It was a shutout for public sewage treatment at the Capital Regional District meeting on sewage treatment procurement last night.
Despite the meeting being scheduled at the same time as the Canada/United States women’s hockey game, an overflow crowd came to the CRD offices in downtown Victoria to share their views on how sewage treatment and resource recovery should be designed, built, financed and operated.
Presenters included community and water activists, interested residents, seniors groups, school trustees, environmental activists, retired water workers and local business people. But there was little diversity of opinion on the issue and it was a big thumbs-down for public private partnerships (P3s).
CUPE 1978’s Keep it Public campaign coordinator Kim Manton said it was heartening to see such a broad range of people come forward to speak in support of public and locally-based sewage treatment and resource recovery.
Retired water resources technologist Jim Lloyd warned against a P3 based on his years of experience – where he saw “the bad and the ugly” in wastewater plant designs. He argued strongly that the success of the project depends on the CRD maintaining complete control.
Jenny Farkas, a City of Victoria resident, likened P3s to a “buy now, pay later” scheme. “Buying a couch at The Brick with no money down might seem like a good idea at the time, but higher interest rates and hidden warranty clauses mean that, at the end of the day, we pay many times more than the sticker price for a poor quality product.”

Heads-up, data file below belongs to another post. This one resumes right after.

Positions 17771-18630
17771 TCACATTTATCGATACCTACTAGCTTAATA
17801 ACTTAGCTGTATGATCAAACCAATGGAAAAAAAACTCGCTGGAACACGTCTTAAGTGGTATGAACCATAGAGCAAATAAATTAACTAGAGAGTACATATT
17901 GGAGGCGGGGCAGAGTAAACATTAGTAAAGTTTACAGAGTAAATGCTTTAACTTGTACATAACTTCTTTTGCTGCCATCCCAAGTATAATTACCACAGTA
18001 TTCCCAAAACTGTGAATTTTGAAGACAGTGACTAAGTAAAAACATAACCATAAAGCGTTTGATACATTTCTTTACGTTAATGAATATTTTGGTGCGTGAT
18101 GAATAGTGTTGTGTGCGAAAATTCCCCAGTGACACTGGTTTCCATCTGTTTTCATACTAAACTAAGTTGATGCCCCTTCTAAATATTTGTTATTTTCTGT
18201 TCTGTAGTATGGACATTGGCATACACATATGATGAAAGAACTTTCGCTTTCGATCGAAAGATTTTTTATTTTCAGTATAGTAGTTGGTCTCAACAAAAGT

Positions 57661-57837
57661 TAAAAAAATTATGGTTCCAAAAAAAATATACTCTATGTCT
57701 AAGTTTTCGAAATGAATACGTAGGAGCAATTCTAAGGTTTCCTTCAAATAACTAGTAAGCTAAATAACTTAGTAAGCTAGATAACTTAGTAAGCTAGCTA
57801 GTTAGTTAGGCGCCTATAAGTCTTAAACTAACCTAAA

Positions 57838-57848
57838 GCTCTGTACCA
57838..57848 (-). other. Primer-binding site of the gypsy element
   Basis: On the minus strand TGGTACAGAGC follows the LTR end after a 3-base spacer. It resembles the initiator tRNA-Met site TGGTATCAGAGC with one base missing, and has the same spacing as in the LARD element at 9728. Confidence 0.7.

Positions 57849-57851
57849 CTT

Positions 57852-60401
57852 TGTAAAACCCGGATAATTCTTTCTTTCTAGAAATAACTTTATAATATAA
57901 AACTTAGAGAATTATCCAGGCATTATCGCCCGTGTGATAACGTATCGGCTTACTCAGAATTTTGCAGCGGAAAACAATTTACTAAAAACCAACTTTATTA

Local engineer John Knappett described P3s as the “death knell of regional contractors.” Knappett, whose company has worked on most of the major sewage systems on Vancouver Island, challenged the methods used by Partnerships BC to evaluate projects. “We are told they eliminate risk but recent P3s in other parts of the world have not shown this to be true. I have also been involved in hundreds of public infrastructure projects over the years that were on time and on budget and I have a really hard time accepting that there is a problem in conventional delivery methods with construction risk,” said Knappett.
Knappett was joined by Greg Baynton, president of the Vancouver Island Construction Association, who talked about the destabilizing impact of P3 projects on local markets.
CUPE national representative Robin Roff encouraged the CRD to fully consider the implications of having a hybrid system – which would see a mix of public and private operations. She raised concerns about how the two systems would be effectively integrated, what kind of services would be duplicated and what the cost implications would be.
Due to a large number of requests to present to the Core Area Liquid Waste Management Committee another public meeting on procurement has been scheduled for March 10.
A final decision is currently scheduled for March 24 meeting of the Core Area Liquid Waste Management Committee and then the March 31 meeting of the Capital Regional District Board of Directors.